On Monday, federal jurors in Tulsa awarded 15 Million in compensatory damages to the family of an 18-year-old boy killed when his Ford Explorer Sport rolled over. The young man was killed in 2003 as his car flipped 1 1/2 times as he passed another car on a winding road. Tyler Moody, belted in his ’95 Explorer Sport, died because the defective vehicle had an inadequate roof-crush tolerance. His attorney described the rollover as a “relatively slow, easy roll.” Had the roof been better designed, it is unlikely that Tyler Moody would have died.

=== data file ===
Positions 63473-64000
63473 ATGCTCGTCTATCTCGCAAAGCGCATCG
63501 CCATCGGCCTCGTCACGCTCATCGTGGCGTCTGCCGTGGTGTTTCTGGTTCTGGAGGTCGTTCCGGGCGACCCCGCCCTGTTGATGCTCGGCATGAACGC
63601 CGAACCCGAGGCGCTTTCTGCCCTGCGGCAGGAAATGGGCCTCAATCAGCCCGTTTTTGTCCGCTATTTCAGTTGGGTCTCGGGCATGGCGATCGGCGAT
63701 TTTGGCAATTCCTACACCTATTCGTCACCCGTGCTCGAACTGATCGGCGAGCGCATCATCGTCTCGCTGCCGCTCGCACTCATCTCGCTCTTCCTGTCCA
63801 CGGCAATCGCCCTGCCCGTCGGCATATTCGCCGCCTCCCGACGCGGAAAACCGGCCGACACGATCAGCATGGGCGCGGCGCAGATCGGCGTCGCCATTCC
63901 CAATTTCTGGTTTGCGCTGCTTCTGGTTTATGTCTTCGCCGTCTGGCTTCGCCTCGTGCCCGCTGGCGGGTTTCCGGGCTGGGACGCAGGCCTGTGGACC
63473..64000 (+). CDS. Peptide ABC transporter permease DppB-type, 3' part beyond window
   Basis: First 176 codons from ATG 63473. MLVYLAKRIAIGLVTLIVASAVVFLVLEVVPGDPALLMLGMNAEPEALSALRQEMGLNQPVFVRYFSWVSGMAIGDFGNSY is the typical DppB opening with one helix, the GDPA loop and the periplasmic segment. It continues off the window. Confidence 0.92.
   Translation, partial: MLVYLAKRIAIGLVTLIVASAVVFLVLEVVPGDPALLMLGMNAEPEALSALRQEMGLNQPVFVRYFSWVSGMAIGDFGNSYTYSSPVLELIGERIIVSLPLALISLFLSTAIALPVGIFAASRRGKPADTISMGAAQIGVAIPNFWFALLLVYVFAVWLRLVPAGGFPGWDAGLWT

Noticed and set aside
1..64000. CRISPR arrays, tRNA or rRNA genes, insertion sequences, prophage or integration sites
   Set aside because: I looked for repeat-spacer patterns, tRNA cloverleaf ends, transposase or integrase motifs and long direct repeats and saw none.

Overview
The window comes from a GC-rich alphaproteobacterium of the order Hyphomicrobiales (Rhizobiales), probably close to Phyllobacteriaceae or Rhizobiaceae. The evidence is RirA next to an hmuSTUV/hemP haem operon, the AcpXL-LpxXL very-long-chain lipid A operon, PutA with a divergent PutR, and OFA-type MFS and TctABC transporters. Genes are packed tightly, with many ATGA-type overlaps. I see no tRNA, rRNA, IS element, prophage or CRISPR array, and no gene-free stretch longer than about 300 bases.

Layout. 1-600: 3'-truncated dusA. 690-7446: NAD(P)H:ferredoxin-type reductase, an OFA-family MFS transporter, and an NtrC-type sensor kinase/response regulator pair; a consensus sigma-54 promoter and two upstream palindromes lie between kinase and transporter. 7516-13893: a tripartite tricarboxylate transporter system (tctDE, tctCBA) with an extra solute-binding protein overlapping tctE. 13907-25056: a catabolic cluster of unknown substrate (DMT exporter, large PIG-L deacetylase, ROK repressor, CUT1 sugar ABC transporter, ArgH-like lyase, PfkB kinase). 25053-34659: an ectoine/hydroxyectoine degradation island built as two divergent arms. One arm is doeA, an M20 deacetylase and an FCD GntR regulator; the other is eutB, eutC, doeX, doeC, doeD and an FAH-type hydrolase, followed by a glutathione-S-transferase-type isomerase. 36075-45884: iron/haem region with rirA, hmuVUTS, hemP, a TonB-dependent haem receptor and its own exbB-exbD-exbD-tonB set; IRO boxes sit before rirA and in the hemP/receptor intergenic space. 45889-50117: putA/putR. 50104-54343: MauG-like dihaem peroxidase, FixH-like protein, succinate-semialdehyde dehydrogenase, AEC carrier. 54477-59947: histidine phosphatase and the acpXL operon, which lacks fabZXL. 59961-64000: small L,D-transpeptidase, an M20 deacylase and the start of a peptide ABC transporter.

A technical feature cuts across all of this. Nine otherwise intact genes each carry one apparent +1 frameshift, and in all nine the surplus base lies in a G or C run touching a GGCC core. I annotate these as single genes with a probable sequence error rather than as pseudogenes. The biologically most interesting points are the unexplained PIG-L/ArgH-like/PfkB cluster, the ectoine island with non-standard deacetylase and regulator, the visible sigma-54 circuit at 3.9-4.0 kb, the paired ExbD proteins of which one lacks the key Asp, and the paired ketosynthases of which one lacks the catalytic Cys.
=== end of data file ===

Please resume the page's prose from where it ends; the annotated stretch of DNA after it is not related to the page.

It is interesting to note that the award did not include punitive damages. Despite the conclusion that Ford had failed to make the roof strong enough to withstand this type of rollover, the panel did not find that Ford recklessly disregarded its duty to the public’s safety. Typically, when a jury determines that a vehicle was designed or manufactured in a way that put the driver (and public) at risk, punitive damages will be awarded to punish the automaker for its failure to produce a safe vehicle for the driving public.